India had the fifth highest number of broadband subscribers in the APJ region in 2008 and the third highest volume of malicious activity.
Wednesday, April 22, 2009: Malicious code activity continued to grow at a record pace throughout 2008, primarily targeting confidential information of computer users. According to its Internet Security Threat Report Volume (ISTR) XIV, Symantec created more than 1.6 million new malicious code signatures in 2008. This equates to more than 60 per cent of the total malicious code signatures ever created by Symantec -- a response to the rapidly increasing volume and proliferation of new malicious code threats. These signatures helped Symantec block an average of more than 245 million attempted malicious code attacks across the globe each month during 2008.
According to the report, Web surfing remained the primary source of new infections in 2008, and that attackers are relying more and more on customized malicious code toolkits to develop and distribute their threats.
In tune with the global trends, India too saw a substantial increase in its proportion of malicious activity in almost every category. India had the fifth highest number of broadband subscribers in the APJ region in 2008 and the third highest volume of malicious activity, with 10 per cent of the regional total. Computers from the United States and China were the leading source of Web-based attacks targeting India, accounting for 84 per cent and 5 per cent respectively.
"Due to a rapidly growing Internet infrastructure, a burgeoning broadband population and rampant software piracy, India is expected to witness increased malicious activities," said Vishal Dhupar, managing director, Symantec India. "Unless enterprises improve security protocols and measures to counter malicious activities, India will continue to be a soft target of Internet threats."
According to the report, India had an average of 836 bots per day during 2008 and there were 1,03,812 distinct bot-infected computers observed in the country during the period (January 2008 to December 2008). This was a staggering increase of nearly 250 per cent from the previous Internet Security Threat Report.
Globally, in 2008, Symantec observed an average of more than 75,000 active bot-infected computers each day, a 31 per cent increase from 2007. India also saw a huge surge in bot command and control servers from 40 in 2007 to 70 in 2008. Bot command-and-control (C&C) servers are computers that botnet owners use to relay commands to bot-infected computers on their networks. The sharp increase in bot-infected computers in India points towards low adoption of security measure that includes anti-malware, intrusion prevention, and intrusion detection.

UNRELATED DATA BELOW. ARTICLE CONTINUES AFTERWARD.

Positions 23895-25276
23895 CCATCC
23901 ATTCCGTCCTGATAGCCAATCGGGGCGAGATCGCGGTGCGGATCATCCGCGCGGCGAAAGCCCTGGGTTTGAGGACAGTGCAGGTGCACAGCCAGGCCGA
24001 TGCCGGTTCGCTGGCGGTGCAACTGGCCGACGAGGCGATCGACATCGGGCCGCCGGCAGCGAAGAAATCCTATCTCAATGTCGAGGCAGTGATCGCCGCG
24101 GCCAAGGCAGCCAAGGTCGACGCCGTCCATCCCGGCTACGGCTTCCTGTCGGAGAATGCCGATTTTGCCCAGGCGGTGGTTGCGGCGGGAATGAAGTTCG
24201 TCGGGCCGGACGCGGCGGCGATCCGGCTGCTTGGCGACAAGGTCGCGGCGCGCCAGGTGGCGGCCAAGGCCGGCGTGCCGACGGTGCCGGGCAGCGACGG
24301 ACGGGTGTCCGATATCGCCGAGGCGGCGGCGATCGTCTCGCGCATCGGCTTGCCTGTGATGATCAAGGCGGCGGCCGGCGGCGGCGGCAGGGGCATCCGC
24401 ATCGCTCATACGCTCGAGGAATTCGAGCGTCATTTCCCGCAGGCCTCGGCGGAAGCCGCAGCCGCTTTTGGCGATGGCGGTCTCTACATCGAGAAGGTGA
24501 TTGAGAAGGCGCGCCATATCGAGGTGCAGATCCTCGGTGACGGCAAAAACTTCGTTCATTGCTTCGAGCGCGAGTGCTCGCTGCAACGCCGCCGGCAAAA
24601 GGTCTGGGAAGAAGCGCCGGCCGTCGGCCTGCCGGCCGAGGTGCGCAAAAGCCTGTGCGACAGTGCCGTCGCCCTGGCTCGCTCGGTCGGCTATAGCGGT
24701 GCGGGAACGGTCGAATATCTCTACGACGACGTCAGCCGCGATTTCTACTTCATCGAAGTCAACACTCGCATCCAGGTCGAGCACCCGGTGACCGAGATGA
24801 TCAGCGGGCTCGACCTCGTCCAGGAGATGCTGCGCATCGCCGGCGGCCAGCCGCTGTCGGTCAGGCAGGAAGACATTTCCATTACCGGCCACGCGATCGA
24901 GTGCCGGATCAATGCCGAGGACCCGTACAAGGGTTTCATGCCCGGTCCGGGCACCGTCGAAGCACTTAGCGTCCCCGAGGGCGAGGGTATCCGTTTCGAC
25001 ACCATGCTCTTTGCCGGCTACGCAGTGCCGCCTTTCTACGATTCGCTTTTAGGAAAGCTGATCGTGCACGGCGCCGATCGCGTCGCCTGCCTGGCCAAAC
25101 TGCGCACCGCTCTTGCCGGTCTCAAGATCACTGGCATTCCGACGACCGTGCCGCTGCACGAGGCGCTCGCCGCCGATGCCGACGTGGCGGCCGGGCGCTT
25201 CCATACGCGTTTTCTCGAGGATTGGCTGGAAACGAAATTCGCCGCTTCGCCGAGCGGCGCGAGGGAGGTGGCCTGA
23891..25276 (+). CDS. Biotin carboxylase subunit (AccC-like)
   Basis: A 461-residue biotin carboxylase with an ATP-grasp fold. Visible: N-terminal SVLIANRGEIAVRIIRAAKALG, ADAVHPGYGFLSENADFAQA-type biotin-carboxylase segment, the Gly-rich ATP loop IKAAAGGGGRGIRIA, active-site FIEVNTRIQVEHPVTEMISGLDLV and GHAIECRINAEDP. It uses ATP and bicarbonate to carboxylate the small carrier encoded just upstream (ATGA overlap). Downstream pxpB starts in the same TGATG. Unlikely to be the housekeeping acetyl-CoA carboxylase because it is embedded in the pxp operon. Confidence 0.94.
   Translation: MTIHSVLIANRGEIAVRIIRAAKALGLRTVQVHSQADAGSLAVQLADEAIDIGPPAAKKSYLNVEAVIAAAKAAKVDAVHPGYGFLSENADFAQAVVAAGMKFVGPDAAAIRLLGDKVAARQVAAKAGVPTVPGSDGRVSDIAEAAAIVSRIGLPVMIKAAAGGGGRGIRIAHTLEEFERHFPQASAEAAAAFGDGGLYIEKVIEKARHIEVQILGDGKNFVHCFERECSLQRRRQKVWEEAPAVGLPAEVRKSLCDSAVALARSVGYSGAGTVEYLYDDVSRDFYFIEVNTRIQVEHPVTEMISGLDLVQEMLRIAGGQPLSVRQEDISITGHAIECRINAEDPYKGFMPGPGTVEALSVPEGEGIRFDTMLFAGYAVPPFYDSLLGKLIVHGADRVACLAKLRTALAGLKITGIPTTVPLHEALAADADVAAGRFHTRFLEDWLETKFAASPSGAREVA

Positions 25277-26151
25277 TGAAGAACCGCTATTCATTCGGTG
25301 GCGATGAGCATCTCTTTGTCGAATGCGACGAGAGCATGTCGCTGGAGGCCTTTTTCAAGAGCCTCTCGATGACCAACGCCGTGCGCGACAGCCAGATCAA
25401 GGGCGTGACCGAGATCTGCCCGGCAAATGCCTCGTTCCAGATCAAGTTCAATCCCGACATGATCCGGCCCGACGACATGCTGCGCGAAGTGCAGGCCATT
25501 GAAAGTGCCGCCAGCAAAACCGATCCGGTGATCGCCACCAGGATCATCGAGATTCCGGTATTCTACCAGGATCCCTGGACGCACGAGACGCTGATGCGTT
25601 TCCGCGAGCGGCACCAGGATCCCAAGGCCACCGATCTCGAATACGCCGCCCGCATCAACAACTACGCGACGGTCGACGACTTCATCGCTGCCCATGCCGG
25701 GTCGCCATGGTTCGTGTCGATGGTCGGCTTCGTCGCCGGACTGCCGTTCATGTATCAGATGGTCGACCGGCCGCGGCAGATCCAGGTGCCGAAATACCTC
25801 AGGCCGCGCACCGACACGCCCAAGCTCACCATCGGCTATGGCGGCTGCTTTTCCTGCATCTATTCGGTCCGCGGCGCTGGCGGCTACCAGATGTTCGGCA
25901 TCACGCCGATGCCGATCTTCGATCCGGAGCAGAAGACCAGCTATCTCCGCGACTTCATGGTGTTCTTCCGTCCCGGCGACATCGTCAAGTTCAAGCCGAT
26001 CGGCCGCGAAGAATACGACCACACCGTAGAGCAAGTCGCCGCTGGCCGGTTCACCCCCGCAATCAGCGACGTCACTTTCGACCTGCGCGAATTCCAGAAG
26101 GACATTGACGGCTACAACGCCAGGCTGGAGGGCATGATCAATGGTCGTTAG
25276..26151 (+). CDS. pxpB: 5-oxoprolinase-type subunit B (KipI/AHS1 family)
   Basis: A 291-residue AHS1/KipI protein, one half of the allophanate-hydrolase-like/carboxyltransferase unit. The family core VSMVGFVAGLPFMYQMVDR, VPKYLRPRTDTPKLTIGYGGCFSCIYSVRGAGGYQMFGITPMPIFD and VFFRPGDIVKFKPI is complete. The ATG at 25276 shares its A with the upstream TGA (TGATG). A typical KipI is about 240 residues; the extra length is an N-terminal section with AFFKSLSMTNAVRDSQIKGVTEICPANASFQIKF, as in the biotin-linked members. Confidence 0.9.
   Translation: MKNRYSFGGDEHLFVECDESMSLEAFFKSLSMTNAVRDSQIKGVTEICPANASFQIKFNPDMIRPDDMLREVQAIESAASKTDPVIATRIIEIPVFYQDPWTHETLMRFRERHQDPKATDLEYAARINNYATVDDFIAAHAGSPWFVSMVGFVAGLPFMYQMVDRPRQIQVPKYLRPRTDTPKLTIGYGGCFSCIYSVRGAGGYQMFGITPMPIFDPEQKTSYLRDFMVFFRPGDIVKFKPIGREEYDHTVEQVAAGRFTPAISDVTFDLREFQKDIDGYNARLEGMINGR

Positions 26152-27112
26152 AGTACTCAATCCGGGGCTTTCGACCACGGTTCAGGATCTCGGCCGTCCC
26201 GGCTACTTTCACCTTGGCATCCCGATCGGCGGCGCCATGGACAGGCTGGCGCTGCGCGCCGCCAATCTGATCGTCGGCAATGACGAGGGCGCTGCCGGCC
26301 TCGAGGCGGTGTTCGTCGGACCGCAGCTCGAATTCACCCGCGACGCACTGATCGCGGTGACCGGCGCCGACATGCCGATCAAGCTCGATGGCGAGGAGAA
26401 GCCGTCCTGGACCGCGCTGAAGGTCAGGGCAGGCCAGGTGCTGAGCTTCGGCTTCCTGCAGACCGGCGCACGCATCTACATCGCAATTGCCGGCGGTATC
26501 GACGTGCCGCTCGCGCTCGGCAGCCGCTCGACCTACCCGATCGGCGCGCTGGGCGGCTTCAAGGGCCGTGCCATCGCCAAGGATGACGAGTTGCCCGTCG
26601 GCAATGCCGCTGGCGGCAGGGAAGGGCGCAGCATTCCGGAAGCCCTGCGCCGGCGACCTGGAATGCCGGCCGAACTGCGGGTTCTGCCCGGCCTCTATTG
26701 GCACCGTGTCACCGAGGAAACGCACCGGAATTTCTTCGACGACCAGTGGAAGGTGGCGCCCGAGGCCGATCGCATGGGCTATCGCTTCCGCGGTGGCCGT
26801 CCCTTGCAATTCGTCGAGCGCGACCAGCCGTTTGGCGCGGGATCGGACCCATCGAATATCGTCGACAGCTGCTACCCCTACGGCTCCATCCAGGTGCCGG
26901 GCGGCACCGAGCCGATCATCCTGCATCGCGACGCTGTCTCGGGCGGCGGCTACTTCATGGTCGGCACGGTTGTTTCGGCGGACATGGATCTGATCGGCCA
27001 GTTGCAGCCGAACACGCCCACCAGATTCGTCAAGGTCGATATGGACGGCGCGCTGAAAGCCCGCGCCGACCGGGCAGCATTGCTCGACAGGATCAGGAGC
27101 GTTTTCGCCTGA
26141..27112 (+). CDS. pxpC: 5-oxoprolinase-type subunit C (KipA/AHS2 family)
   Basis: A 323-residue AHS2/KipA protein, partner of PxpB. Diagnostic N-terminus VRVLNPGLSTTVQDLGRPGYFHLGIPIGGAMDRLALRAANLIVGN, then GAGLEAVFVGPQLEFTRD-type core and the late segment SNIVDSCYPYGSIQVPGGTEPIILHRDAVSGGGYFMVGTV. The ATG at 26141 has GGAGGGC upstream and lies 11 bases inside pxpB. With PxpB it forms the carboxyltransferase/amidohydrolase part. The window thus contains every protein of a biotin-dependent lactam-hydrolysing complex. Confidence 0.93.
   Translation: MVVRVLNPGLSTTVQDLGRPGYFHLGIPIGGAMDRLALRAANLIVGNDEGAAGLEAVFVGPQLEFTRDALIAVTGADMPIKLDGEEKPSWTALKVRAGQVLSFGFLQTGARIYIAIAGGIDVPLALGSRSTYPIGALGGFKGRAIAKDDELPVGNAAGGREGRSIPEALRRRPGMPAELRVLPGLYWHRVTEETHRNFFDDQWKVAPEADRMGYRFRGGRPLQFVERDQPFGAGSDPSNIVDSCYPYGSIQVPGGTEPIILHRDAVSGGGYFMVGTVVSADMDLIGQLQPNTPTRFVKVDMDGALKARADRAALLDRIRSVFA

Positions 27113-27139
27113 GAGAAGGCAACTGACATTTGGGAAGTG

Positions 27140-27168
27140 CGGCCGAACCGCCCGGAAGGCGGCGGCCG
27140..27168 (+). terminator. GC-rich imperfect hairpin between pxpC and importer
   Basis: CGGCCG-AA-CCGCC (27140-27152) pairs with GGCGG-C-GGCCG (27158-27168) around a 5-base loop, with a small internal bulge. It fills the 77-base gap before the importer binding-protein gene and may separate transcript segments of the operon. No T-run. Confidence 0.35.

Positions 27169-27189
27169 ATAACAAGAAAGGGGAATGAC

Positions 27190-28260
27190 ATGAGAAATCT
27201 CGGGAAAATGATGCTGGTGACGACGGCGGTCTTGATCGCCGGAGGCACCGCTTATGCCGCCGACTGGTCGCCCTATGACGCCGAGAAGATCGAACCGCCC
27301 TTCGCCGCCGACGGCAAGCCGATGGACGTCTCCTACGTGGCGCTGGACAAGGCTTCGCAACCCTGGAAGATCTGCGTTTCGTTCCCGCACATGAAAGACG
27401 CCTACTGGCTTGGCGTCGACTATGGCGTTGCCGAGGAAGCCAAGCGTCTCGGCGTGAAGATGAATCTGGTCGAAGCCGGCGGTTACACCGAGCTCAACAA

Amongst the cities in India with the highest number of bot-infected computers, Mumbai figured at the top with 37 per cent followed by Chennai at 24 per cent, and Delhi at 7 per cent.
Another alarming trend for Internet users in India is the threat landscape being heavily infested with worms and viruses. In the APJ region, India ranked first on worms and viruses attacks prevalence chart. Nine of the top 10 malcodes found in India consisted of worms (55 per cent) and viruses (15 per cent) that disabled security related processes, downloaded additional threats and stole confidential information.
While the global averages for worms and virus attacks increased only marginally, India continued to rank high on these vectors of infection. A perfect case in point was the Downadup/Conficker worm, which left over thousands of computers in India infected during the initial stages of attack.
Sixty-five per cent of worms and viruses in Indian enterprises are propagated through the file sharing/executables mechanism. This indicates that endpoint security and policy are still missing in many organisations as this level of security protection would have allowed IT administrators to scan removable drives for threats.
Over the past year, Symantec observed a 192 per cent increase in spam detected across the Internet as a whole, from 119.6 billion messages in 2007 to 349.6 billion in 2008. The report found that phishing continued to grow. In 2008, Symantec detected 55,389 phishing Web site hosts, an increase of 66 percent over 2007, when Symantec detected 33,428 phishing hosts.
Twelve per cent of spam detected in APJ in 2008 originated in India, making it the third-ranked country for this category.